Eric Ruark's picture


  by  Eric Ruark

You’ll find no defense of Jim Acosta here. Quite the opposite. Acosta’s profound ignorance on immigration makes his moral preening on the subject insufferable. No matter one’s view of President Trump, general consensus appears to be that Acosta’s antics have no place in the White House press room.

Lost in last week’s exchange about the migrant caravan resulting in Acosta having his White House press pass suspended is that President Trump continues to insist America needs more foreign workers coming into the United States. Referring to the migrants now making their way to the U.S./Mexican border, President Trump said this:

I want them to come into the country but they have to come in legally. You know they have to come in, Jim, through a process. I want it to be a process, and I want people to come in, and we need the people….You know why we need the people don’t you? Because we have hundreds of companies moving in, we need the people.

Employers in the United States have long called for more foreign workers regardless of the economic and labor market situations. The Gang of Eight made this very same argument on the heels of the Great Recession, introducing a bill that would have added over 30 million new permanent residents to the United States population in just ten years. The unemployment rate at the time was 7.6% and there were 89.8 million people not in the labor force. The labor force participation rate in April 2013, when the Gang of Eight bill was introduced, was 63.4%, down a full three percentage points from its pre-recession level.

The current unemployment rate has dipped all the way down to 3.7%. This is because so many Americans have fallen completely out of the labor market. There are now 95.9 million people not in the labor force, an increase of 6.1 million from April 2013. About 55 million of those not in the labor force are between the ages of 18 and 65. The labor participation rate is down to 62.9% and shows no signs of rebounding to a healthy level.

In October 2018, 6.1 million people were actively looking for work, and another 5.3 million not in labor force indicated they wanted a job. That’s 11.4 million people already in the United States who want a job now.

According to analysis of government data by the Center for Immigration Studies, 38% of U.S.-born Blacks and 36% of U.S.-born Hispanics are not working. President Trump talks a lot about helping put American back to work in good paying jobs, but this will only result from policy changes, not photo ops. The President should focus his attention on ending illegal immigration and cutting legal immigration, not kowtowing to employers’ demands for more foreign workers. Instead, he appears to be aligning himself with Gang of Eight members Sen. Chuck Schumer and Lindsay Graham, and reneging on his repeated promises to put American workers first.

It is clear those traveling in the migrant caravan, and those who have come since the border surge began in the summer of 2015, are economic migrants, not refugees. They are coming to the United States with the hope of finding work, and to take advantage of benefits on offer in this country, including those funded by American taxpayers. There is an on-going crisis at the southern border. No doubt, the President’s failure to lead on this issue (saying he will sign anything Congress sends him on immigration is not leadership), and his insistence that the United States needs more low-skilled workers coming in from Central America is only fueling the problem.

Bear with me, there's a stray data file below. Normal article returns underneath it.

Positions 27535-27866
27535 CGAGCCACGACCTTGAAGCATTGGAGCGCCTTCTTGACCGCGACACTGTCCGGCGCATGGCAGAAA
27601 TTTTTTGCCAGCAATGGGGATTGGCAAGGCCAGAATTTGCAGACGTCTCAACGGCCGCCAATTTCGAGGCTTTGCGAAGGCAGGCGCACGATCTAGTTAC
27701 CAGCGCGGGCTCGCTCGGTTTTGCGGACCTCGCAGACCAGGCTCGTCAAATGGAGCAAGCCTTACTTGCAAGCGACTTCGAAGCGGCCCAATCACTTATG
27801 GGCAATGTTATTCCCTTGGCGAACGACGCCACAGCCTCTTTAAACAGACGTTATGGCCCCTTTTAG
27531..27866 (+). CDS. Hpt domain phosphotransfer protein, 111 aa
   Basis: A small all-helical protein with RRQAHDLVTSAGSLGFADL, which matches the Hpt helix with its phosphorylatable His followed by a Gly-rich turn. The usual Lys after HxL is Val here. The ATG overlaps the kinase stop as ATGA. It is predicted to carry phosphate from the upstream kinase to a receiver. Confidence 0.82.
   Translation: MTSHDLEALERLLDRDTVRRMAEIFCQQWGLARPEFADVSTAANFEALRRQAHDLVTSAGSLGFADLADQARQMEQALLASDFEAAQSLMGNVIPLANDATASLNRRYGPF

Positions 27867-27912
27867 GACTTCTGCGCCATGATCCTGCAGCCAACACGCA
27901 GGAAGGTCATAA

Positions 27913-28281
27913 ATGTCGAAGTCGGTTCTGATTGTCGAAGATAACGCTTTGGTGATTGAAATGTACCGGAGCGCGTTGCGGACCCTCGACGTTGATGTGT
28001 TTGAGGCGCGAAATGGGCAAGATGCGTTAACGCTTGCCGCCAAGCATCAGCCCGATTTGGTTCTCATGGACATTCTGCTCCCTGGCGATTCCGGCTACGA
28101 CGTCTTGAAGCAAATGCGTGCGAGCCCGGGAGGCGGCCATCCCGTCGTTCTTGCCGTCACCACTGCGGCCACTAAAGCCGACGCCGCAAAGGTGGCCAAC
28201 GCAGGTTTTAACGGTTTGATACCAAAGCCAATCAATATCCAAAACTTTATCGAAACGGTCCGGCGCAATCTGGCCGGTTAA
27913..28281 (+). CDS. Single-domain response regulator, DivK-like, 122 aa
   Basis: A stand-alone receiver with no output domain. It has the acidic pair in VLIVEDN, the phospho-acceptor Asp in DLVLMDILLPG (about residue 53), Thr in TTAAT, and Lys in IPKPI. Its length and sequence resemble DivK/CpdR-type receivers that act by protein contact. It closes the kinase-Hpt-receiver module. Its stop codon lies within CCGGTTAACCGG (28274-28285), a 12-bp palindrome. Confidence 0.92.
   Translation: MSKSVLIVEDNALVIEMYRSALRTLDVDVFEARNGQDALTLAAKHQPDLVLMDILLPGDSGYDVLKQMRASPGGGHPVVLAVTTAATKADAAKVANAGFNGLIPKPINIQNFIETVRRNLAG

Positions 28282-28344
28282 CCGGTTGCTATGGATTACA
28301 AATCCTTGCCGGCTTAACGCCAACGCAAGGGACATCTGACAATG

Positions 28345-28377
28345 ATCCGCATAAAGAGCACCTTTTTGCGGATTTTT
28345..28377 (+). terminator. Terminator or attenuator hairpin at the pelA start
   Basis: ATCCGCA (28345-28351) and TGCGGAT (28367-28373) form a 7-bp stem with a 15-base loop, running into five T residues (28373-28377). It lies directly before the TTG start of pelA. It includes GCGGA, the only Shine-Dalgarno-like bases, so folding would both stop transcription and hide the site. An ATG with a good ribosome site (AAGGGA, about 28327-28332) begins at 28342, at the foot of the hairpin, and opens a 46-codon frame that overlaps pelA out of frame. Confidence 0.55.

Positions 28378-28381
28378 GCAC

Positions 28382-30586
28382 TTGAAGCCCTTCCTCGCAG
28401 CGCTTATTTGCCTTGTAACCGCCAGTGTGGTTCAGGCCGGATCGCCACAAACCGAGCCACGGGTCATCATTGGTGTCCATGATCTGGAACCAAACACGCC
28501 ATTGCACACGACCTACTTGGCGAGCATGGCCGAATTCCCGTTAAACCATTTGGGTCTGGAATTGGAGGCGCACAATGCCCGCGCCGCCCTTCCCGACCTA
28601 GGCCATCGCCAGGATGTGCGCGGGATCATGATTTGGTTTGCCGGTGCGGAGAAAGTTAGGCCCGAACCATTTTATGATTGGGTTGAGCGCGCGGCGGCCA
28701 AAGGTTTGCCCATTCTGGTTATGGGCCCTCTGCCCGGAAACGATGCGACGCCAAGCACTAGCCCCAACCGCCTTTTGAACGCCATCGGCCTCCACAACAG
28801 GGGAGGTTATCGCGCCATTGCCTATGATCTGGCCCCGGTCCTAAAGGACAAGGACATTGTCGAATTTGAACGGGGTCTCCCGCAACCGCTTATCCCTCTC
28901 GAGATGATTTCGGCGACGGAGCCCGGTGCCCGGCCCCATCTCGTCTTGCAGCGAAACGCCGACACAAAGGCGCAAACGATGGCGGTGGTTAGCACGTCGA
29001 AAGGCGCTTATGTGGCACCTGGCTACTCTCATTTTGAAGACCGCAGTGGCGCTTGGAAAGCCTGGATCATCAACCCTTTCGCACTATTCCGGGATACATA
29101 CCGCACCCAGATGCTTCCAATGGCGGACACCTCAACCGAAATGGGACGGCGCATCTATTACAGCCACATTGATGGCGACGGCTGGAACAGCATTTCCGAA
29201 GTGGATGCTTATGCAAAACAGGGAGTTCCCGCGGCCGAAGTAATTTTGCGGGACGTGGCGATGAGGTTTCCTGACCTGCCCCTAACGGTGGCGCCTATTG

Trump voters who were angry, rightfully, at President Obama’s encouragement and enabling of illegal immigration cannot give President Trump a free pass when he is doing the very same thing. President Trump broke his promise to end DACA on day one of his presidency, and he has prioritized amnesty, even expanding the number of illegal aliens he wants to amnesty beyond those who had DACA status.

As everyone knows, the President wants a wall on the southern border, but he has failed to support mandatory E-Verify, and his administration’s efforts to go after criminal employers who hire unauthorized workers has fallen well short of the mark. This sends a powerful signal to employers that they will be allowed to continue to break the law. Plus, President Trump has signed two appropriation bills that failed to fund a border wall, calling into question whether his call for border security is merely a campaign rallying cry and not a genuine commitment.

Calling for amnesty before enforcement provisions are in place only sets the stage for future amnesties. This is the lesson from IRCA. Any amnesty President Trump signs will be the eighth since 1986, and if the President trades amnesty for wall funding, it won’t be the last. If President Trump is not aware, someone in his administration should tell him that any money appropriated for his wall will be rescinded by the Democratic majority when they take over the House, while the amnesty will remain permanently.

We’ve come a long way since August 2017 when President Trump endorsed the RAISE Act at the White House. He’s now negotiated himself into a position where he may have to sign the largest amnesty in U.S. history in exchange for the promise of a border wall that will never be built. There’s a lot of punditry claiming Trump’s base will forgive him anything, but shooting someone in the middle of Fifth Avenue is not the same as selling out the American people yet again. Polling clearly shows that mid-term voters reject a wall for DACA deal, including 64% of Republicans.

President Trump in 2020 will be judged largely on how he handles immigration. It’s unlikely he’ll be applauded for implementing Jeb Bush’s policies.

ERIC RUARK is the Director of Research for NumbersUSA

Updated: Wed, Nov 28th 2018 @ 1:20pm EST

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